critical illness insurance

Our lives are constantly changing. Unfortunately, not all of those changes are positive. In one year, more than 795,000 people will have a stroke,1 805,000 will have a heart attack,2,3 and an estimated 1.8 million will be diagnosed with cancer.4 When facing these kinds of medical challenges, the last thing a person wants to think about is the potential . Thankfully, that is where critical illness insurance can help.

What Is Critical Illness Insurance?

Critical illness insurance is a type of supplemental insurance plan. Like other supplemental insurance plans, critical illness insurance can help pay the expenses left by your health insurance coverage in the event of an unexpected medical event.

Critical Illness Coverage

If you experience a qualifying illness, critical illness insurance policies pay out lump-sum cash benefits directly to you. Qualifying events can include:*

  • Alzheimer’s Disease
  • Amyotrophic Lateral Sclerosis (ALS)
  • Benign Brain Tumor
  • Cancer In Situ
  • Coronary Artery Bypass Graft
  • End-Stage Renal Disease (ESRD)
  • Heart Attack
  • Illness-Induced Coma
  • Invasive Cancer
  • Major Organ Transplant
  • Stroke

Because you get the benefits paid directly to you, you can use your benefit amount in whatever way you need (out-of-pocket medical costs, mortgage payments, or even transportation expenses). But don’t wait for an illness to strike before getting critical illness insurance. You cannot purchase this type of plan after an illness has been diagnosed. In order to receive the cash benefit of a policy, you must be first diagnosed after the waiting period of your policy.

How Much Does It Cost?

Like most supplemental insurance plans, your premium will depend on a few factors. The first factor is the benefit amount you choose. For example, benefits amount can range anywhere from $5,000 to $100,000, depending on the plan. Your age and gender will also influence your monthly premium. If you are concerned that your medical history will affect your premium, there are insurance companies that will offer a cash benefit without requiring you to take a medical exam.**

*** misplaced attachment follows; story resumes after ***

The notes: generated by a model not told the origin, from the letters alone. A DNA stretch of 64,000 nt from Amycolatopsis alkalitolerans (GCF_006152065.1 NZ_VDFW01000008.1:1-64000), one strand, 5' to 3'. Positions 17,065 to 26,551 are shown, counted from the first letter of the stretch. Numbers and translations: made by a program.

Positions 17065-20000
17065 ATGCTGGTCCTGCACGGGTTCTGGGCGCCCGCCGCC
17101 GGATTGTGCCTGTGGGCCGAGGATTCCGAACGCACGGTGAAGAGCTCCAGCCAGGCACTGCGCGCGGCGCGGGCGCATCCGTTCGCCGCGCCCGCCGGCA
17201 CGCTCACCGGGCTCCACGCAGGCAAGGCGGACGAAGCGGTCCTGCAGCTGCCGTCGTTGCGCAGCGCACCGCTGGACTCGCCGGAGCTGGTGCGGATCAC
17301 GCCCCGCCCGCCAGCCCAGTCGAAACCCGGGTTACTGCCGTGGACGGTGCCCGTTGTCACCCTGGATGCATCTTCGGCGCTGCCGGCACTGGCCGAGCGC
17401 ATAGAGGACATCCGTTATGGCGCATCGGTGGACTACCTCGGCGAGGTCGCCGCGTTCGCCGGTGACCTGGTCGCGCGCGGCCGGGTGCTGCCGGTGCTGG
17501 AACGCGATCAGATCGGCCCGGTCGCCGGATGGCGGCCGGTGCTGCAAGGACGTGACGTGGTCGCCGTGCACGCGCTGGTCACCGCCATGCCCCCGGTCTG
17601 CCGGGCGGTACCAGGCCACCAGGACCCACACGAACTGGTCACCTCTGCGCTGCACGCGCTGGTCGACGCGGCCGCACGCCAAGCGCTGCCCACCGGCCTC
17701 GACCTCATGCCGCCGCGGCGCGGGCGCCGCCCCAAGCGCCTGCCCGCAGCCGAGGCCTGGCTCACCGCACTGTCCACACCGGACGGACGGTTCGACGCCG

What Critical Illness Insurance Is NOT

A critical illness insurance plan can cover many medical events. However, that doesn’t mean it offers “all-in-one” coverage. Before we move on, let’s talk about what a critical illness plan is not.

A Qualified Health Insurance Plan—critical illness insurance plans are not designed to replace your qualified health insurance plan. They will not provide the overall coverage a health insurance plan will. Instead, critical illness insurance is designed to supplement your existing health coverage.

A Cancer Insurance Only Plan—certain types of cancers are often included in critical illness plans. However, that is not all they cover. Strokes, heart attacks, and other illnesses can also be covered by critical illness insurance plans since they are more comprehensive.

A Life Insurance Plan—although life insurance is also a type of supplemental coverage, critical illness insurance is not a type of life insurance.

Where Can You Find Critical Illness Insurance?

HealthMarkets can help you find a critical illness insurance plan that suits you. A licensed agent can help you identify a benefit amount for your financial needs and provide an accurate quote for that benefit amount. Or, if you would like to learn more about critical illness insurance plans first, visit our website here.




* Enrollment in a qualified health plan may be required to purchase a supplemental insurance policy.

** Actual benefits and rates vary by state. The supplemental benefits referenced are taken from CancerWise Plus HeartWise Policy Form CH-26150-IP (02/18) with available riders, or its state variation which is underwritten by The Chesapeake Life Insurance Company. Administrative offices located in North Richland Hills, TX. Product availability varies by state. A complete list of benefits, exclusions and limitations is available upon request. Please contact a licensed agent and refer to the Policy.

  1. Centers for Disease Control and Prevention. September 08, 2020. Retrieved from
  2. Centers for Disease Control and Prevention. September 08, 2020. Retrieved from
  3. The American Heart Association. January 29, 2020. Retrieved from
  4. National Cancer Institute. September 25, 2020. Retrieved from
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